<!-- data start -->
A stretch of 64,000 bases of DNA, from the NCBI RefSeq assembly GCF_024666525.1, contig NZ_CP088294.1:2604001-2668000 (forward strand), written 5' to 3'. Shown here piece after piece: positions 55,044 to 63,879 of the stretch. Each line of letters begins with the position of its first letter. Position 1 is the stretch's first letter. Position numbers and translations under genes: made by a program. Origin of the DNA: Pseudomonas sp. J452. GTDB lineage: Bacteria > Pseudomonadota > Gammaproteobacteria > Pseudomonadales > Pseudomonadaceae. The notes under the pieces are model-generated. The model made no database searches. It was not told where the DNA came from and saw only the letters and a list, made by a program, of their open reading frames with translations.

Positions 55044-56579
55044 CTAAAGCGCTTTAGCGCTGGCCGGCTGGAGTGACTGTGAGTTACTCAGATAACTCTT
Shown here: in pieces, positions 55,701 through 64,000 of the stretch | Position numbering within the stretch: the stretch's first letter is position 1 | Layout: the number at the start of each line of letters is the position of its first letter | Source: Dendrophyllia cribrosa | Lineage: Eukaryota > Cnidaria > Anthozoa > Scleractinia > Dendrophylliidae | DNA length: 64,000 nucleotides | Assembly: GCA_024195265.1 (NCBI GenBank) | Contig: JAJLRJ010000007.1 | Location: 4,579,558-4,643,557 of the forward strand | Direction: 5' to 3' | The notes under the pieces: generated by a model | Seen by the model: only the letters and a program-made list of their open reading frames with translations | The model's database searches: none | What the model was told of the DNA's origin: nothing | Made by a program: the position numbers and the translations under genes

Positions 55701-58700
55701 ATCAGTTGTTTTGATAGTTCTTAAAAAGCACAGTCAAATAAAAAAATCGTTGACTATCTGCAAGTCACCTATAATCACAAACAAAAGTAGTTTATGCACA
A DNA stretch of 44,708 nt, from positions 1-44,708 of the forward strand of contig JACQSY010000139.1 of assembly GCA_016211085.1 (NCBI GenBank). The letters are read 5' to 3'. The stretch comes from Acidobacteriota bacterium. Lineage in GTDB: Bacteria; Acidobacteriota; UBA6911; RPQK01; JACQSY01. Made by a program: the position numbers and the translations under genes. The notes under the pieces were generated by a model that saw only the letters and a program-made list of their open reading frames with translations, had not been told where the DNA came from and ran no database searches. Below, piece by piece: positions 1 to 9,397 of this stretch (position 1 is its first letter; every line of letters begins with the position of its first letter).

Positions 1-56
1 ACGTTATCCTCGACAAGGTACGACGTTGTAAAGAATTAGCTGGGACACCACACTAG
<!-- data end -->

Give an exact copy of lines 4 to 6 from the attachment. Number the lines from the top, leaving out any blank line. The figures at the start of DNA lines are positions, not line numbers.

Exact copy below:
Shown here: in pieces, positions 55,701 through 64,000 of the stretch | Position numbering within the stretch: the stretch's first letter is position 1 | Layout: the number at the start of each line of letters is the position of its first letter | Source: Dendrophyllia cribrosa | Lineage: Eukaryota > Cnidaria > Anthozoa > Scleractinia > Dendrophylliidae | DNA length: 64,000 nucleotides | Assembly: GCA_024195265.1 (NCBI GenBank) | Contig: JAJLRJ010000007.1 | Location: 4,579,558-4,643,557 of the forward strand | Direction: 5' to 3' | The notes under the pieces: generated by a model | Seen by the model: only the letters and a program-made list of their open reading frames with translations | The model's database searches: none | What the model was told of the DNA's origin: nothing | Made by a program: the position numbers and the translations under genes

Positions 55701-58700
55701 ATCAGTTGTTTTGATAGTTCTTAAAAAGCACAGTCAAATAAAAAAATCGTTGACTATCTGCAAGTCACCTATAATCACAAACAAAAGTAGTTTATGCACA